Round Island is located in the shallow Mississippi Sound only 3 miles offshore of the entrance to the Pascagoula River. By the early 19th Century increasing coastal commerce had made the need for a lighthouse critical. This first Round Island lighthouse was completed December 1, 1833 at a cost of $5,895. It consisted of a 45-foot brick tower with adjacent quarters for the keeper and his family. The lamps were said to be visible over 12 miles away. In 1853 a Fresnel lens replaced the older Winslow Lewis Lamps.
Erosion gradually put the lighthouse in jeopardy and a second lighthouse replaced it in 1859 at a cost of $7,130. No records have been found of what happened to the original lighthouse but it is thought to have been storm damaged and dismantled. The new brick tower was 50-feet tall and topped with the more modern Fresnel lens. During the Civil War (1861-65) the light lens was temporarily removed by Confederate authorities to Montgomery for safekeeping from Union forces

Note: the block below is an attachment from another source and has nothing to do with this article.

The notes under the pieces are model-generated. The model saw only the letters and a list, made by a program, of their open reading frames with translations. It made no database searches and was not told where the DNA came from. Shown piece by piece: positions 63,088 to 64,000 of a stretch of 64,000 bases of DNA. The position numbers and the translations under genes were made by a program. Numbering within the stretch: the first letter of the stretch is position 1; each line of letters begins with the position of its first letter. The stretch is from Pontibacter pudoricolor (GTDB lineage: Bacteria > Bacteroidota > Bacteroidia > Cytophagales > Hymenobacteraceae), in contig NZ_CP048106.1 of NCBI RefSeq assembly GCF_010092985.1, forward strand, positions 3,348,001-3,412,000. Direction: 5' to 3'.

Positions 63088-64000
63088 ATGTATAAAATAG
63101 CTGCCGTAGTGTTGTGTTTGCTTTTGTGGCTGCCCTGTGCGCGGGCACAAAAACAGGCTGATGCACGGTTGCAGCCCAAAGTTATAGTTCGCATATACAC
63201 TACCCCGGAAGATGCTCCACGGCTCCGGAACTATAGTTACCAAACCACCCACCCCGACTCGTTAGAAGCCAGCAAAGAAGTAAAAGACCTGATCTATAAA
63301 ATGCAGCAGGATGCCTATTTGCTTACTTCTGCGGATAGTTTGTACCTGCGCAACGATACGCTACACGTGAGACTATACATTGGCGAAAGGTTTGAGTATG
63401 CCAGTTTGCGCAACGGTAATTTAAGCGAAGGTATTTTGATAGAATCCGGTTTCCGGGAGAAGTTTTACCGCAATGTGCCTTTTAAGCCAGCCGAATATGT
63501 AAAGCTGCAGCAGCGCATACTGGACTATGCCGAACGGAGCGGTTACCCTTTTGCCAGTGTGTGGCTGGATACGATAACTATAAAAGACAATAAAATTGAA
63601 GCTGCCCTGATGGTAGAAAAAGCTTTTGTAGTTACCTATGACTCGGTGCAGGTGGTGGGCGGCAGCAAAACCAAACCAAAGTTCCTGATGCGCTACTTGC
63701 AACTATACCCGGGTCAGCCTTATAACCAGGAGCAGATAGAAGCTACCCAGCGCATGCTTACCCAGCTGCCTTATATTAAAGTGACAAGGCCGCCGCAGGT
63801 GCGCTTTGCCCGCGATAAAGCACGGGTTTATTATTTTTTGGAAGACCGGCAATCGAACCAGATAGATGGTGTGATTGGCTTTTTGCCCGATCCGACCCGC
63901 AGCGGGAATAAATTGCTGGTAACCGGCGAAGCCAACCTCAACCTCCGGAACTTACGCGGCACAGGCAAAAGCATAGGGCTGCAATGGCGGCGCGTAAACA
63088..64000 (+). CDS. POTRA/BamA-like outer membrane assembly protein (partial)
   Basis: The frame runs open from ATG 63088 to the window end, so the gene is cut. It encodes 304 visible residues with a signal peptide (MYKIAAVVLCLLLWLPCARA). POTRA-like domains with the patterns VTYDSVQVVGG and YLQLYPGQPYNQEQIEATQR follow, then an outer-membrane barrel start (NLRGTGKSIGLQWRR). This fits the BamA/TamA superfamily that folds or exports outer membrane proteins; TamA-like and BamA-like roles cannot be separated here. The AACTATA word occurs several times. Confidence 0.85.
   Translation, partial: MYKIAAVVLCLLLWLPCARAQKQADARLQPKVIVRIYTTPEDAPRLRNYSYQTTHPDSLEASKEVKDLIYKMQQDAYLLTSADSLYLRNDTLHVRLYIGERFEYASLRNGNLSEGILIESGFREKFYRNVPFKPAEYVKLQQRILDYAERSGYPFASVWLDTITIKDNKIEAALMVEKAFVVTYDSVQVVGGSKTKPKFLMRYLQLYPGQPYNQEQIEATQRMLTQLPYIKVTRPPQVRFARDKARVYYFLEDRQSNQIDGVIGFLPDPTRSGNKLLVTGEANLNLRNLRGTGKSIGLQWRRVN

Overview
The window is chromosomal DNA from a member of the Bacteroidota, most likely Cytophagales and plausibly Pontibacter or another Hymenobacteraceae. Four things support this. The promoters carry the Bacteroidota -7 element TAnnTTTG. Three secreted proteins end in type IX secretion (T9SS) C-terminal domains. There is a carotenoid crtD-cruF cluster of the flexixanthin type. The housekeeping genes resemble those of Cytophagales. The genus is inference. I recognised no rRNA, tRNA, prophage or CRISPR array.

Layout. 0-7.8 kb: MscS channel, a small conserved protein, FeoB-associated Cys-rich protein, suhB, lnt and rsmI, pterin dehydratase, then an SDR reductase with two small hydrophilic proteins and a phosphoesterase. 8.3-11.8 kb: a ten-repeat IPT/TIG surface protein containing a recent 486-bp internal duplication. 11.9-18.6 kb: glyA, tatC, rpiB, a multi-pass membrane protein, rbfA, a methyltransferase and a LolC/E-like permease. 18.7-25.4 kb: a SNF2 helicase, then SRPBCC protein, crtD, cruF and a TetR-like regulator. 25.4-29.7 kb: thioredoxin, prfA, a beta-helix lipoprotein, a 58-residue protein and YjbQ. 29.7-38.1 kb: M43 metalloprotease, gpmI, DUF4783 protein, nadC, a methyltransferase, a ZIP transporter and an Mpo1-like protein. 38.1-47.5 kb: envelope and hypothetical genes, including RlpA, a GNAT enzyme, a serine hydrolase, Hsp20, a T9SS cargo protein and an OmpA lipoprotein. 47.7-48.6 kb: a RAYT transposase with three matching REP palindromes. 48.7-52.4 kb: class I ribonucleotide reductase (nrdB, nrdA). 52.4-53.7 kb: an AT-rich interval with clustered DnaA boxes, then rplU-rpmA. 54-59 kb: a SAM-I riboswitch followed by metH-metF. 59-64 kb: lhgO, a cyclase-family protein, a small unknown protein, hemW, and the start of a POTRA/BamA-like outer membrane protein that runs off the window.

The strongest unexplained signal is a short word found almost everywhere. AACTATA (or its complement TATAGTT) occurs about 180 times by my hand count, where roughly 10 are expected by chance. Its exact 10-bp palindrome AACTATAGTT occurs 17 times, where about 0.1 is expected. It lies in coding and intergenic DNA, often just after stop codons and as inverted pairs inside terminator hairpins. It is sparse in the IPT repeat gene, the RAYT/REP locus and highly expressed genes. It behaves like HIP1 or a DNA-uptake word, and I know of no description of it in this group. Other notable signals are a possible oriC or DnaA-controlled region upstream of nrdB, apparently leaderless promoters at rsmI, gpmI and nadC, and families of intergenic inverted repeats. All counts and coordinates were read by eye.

The life of a lighthouse keeper, especially in those early times, was a solitary one. Most lived with their family and to break the monotony there were only occasional visitors or a trip back to the mainland. Salary in 1853 was $500 annually. The job was also dangerous. Hurricanes came with little forewarning. During one 19th Century hurricane the keeper and his family, trapped, took refuge in the tower and described waves crashing half way up the brick column.
In 1939 the U. S. Coast Guard took over the responsibility of all American lighthouses. The lighthouse was automated in 1944 but ultimately discontinued from service in 1954. The structure
suffered from the effects of disrepair and unrelenting wave erosion. Hurricane Georges the night of September 27, 1998, brought the tower toppling into the Gulf Concerted private and governmental efforts evolved to transfer the remaining base to more secure land where it rests today. The ventilation ball and lightning rod have been recovered and are in storage. Eventually, with funding, the entire structure will be rebuilt.
Modern navigation aids, including automated beacons and GPS, have replaced the manned lighthouses leaving them as poignant reminders of a past we can only imagine.
Primary Source: 150th Anniversary Round lsland Lighthouse by Brenda Finnegan, The Journal of the Jackson County Historical Society, 2008